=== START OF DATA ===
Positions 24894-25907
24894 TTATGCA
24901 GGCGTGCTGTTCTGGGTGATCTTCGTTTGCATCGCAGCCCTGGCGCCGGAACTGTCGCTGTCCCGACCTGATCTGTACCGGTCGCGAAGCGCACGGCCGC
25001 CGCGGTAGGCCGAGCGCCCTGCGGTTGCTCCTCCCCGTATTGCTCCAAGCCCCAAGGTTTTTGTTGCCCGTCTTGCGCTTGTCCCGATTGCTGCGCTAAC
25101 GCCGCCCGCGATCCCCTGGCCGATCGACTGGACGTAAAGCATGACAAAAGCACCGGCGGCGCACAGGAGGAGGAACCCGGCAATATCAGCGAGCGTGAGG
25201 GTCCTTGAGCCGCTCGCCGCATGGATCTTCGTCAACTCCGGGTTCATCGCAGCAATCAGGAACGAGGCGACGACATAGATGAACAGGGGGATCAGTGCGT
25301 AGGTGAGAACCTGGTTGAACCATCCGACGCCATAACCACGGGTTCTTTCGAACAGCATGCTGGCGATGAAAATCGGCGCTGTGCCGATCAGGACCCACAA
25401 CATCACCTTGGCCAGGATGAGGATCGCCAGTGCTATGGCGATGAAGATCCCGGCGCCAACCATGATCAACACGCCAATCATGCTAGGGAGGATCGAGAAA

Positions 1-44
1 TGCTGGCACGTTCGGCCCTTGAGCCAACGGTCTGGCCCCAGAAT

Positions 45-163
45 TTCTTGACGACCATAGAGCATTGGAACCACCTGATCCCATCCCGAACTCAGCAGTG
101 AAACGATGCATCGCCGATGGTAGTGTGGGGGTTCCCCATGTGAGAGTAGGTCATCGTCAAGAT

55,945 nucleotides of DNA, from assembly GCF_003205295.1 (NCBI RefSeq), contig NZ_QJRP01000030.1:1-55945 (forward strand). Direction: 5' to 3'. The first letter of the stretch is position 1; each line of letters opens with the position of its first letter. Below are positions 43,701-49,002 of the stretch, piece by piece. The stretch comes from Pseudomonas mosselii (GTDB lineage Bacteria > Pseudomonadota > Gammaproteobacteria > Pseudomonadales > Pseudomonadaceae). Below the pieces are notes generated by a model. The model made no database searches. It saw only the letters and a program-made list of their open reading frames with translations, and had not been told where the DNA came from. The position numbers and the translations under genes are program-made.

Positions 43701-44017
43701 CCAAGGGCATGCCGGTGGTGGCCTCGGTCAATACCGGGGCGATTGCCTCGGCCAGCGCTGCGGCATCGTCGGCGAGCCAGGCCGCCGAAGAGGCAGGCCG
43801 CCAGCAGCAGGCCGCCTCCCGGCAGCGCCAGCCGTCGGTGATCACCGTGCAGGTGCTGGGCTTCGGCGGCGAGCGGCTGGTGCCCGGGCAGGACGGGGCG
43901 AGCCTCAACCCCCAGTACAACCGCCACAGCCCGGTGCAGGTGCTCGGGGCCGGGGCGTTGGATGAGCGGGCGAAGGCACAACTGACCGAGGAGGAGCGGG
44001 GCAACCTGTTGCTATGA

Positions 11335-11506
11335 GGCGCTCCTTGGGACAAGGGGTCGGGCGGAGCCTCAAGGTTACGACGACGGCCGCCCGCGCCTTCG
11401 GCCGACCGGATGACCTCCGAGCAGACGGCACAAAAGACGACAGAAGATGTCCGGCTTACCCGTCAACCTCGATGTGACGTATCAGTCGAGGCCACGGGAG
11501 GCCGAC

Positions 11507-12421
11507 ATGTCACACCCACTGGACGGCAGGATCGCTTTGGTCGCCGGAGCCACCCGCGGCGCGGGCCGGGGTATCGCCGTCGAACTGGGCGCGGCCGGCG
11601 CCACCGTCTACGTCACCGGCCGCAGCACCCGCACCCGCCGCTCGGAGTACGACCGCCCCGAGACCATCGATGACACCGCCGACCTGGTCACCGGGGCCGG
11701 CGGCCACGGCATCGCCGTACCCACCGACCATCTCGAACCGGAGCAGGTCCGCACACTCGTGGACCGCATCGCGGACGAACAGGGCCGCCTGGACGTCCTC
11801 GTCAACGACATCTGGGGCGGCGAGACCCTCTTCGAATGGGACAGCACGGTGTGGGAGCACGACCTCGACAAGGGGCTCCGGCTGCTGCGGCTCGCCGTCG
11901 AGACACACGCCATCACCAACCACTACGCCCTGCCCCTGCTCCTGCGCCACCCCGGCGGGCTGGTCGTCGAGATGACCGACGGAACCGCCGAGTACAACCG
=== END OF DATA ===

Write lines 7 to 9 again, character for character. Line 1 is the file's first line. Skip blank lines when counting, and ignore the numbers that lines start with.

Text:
25301 AGGTGAGAACCTGGTTGAACCATCCGACGCCATAACCACGGGTTCTTTCGAACAGCATGCTGGCGATGAAAATCGGCGCTGTGCCGATCAGGACCCACAA
25401 CATCACCTTGGCCAGGATGAGGATCGCCAGTGCTATGGCGATGAAGATCCCGGCGCCAACCATGATCAACACGCCAATCATGCTAGGGAGGATCGAGAAA

Positions 1-44